Related BLS programs | Related articles
October 1993, Vol. 116, No. 10
Job-related education and training: their impact on earnings
In the 1980's and early 1990's, a long-term decline in real average earnings of many U.S. workers, a trade deficit, and reductions in manufacturing employment growth became public concerns. The notion was bandied about that both education and job training would have to be strengthened in order for the United States to improve the economic status of its workers, as well as its competitive position in the global marketplace. The following excerpts from published sources are illustrative of official concern about the situation:
The quality of the U.S. workforce matters now more than ever. Well-trained, motivated workers who can produce high quality goods and services at low cost help enhance industrial productivity and competitiveness and keep American living standards high. In today's international economy, workers must be prepared to change the way they do their jobs in order to capture the benefits from rapidly evolving technology. Training goes hand-in hand with productivity, quality, flexibility, and automation in the best performing firms.1
Our nation is facing a major crisis in education, one larger and more significant than was realized even a few short years ago . . . .
What is required are far more Americans who can understand mathematical and scientific principles and can apply them to everyday problems on the factory floor and in the executive suite. What is required are far more Americans who can read and understand complex technical material and use that knowledge to perform new tasks. What is required are more Americans who can work in teams to identify and solve problems without relying on direct supervision or rigid rules. What is required are far more Americans who can converse in foreign languages and be cognizant of events beyond our borders. What is required are for more Americans who can live and work effectively with people from diverse cultures and backgrounds.2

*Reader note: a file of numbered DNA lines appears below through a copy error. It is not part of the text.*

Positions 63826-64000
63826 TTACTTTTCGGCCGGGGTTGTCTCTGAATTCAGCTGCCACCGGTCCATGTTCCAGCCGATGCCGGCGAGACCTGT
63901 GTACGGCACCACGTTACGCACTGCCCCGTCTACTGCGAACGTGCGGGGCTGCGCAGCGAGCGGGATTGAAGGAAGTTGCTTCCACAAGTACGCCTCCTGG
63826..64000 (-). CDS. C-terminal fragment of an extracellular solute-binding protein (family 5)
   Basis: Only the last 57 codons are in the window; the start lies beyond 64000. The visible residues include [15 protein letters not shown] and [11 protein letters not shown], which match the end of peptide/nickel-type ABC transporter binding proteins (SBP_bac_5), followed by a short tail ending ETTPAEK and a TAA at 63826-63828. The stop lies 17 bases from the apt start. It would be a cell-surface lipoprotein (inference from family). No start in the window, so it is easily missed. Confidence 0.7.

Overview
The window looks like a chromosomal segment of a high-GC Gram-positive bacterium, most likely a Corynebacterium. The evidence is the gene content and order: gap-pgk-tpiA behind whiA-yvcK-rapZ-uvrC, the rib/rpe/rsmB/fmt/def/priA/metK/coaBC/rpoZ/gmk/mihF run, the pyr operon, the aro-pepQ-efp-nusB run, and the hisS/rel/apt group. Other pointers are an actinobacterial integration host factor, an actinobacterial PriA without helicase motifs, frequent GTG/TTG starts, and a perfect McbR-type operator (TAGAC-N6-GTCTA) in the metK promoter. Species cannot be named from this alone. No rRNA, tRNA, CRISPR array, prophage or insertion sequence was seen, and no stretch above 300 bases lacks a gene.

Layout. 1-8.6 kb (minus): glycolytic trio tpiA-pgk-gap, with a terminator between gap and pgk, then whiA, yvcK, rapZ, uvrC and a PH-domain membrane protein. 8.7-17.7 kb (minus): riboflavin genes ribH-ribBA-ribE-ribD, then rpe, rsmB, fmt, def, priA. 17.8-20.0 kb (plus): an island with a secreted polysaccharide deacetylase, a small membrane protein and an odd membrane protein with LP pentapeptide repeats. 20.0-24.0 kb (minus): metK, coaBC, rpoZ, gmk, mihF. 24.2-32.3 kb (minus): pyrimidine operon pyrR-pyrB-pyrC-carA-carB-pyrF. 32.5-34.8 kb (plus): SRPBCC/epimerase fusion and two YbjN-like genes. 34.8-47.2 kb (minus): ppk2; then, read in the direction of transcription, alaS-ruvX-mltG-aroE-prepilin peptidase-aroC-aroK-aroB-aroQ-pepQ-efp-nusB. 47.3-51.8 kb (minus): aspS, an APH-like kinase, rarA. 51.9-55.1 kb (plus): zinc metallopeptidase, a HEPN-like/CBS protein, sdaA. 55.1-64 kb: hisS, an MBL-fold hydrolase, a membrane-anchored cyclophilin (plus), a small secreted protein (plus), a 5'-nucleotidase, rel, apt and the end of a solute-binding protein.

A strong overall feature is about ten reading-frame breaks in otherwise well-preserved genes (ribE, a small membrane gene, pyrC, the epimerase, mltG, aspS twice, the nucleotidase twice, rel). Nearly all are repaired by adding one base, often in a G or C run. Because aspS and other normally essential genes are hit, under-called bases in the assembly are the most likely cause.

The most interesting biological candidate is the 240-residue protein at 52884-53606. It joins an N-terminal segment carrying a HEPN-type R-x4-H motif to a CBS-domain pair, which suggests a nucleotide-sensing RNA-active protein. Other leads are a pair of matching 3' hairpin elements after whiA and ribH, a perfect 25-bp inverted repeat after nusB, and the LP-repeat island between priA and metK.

Although essentially policy statements, these excerpts reflect an uneasiness about the state of U.S education and argue consistently for improving worker education and training. However, some general views expounded on the relationship of education to earnings and on how to improve our education and job training systems have raised anomalies. For example, if the Nation has lost ground to international competitors during the past decade, why have post secondary institutional training in 2-year and bachelor's degree programs in the United States expanded significantly and educational attainment risen during that decade? In addition, will improving the reading, mathematics, and communication skills of our secondary school students ensure that they subsequently enjoy increased earnings? This article attempts to assess the data pertinent to these questions and other closely related subjects.
This excerpt is from an article published in the October 1993 issue of the Monthly Labor Review. The full text of the article is available in Adobe Acrobat's Portable Document Format (PDF). See How to view a PDF file for more information.
Read abstract Download full text in PDF (1130K)
1 Workers Training: Competing in the New International Economy, Report No. OTA-ITE-457 (Office of Technology Assessment, September 1990), p. 3.
2 Report of the Task Force on Education, Educating America, State Strategies for Achieving the National Education Goals (Washington, National Governors' Association, 1990), p. 7.
Within Monthly Labor Review Online:
Welcome | Current Issue | Index | Subscribe | Archives
Exit Monthly Labor Review Online:
BLS Home | Publications & Research Papers